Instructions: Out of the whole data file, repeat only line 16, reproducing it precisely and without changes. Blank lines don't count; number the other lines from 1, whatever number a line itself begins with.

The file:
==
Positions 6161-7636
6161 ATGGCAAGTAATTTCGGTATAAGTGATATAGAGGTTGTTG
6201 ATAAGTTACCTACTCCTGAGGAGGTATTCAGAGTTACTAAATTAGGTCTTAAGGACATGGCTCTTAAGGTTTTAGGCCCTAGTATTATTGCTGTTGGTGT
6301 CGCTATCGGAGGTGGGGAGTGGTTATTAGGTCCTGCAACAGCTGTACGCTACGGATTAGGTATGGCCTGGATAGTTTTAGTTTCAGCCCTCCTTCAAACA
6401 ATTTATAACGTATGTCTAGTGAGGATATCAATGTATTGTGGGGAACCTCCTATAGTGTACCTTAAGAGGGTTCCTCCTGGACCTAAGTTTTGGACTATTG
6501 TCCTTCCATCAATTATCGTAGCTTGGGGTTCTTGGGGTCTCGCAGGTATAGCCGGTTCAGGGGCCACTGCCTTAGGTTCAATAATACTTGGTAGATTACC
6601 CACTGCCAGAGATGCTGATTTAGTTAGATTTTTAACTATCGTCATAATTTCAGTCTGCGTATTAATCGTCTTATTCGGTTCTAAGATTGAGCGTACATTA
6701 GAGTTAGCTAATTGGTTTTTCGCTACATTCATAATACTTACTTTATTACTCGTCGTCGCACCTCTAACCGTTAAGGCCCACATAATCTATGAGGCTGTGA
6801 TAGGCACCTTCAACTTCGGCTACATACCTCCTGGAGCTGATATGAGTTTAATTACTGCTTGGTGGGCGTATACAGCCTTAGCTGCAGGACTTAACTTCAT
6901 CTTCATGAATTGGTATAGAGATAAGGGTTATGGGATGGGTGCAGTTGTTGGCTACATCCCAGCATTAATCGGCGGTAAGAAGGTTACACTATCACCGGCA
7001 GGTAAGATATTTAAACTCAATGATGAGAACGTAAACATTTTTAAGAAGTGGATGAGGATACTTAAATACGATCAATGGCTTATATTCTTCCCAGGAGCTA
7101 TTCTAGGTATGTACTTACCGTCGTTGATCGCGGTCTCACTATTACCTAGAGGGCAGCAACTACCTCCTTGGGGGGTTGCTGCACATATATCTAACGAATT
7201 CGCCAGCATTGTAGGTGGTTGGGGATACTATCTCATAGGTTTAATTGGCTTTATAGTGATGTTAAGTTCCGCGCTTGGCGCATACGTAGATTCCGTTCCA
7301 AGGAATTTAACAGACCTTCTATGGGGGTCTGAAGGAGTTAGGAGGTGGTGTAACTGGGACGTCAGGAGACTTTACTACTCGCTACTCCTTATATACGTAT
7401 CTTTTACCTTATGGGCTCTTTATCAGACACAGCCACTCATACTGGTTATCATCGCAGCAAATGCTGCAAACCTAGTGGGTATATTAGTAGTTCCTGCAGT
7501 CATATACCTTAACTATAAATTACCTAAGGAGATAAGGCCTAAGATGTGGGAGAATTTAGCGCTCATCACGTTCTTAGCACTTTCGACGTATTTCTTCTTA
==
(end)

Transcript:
7501 CATATACCTTAACTATAAATTACCTAAGGAGATAAGGCCTAAGATGTGGGAGAATTTAGCGCTCATCACGTTCTTAGCACTTTCGACGTATTTCTTCTTA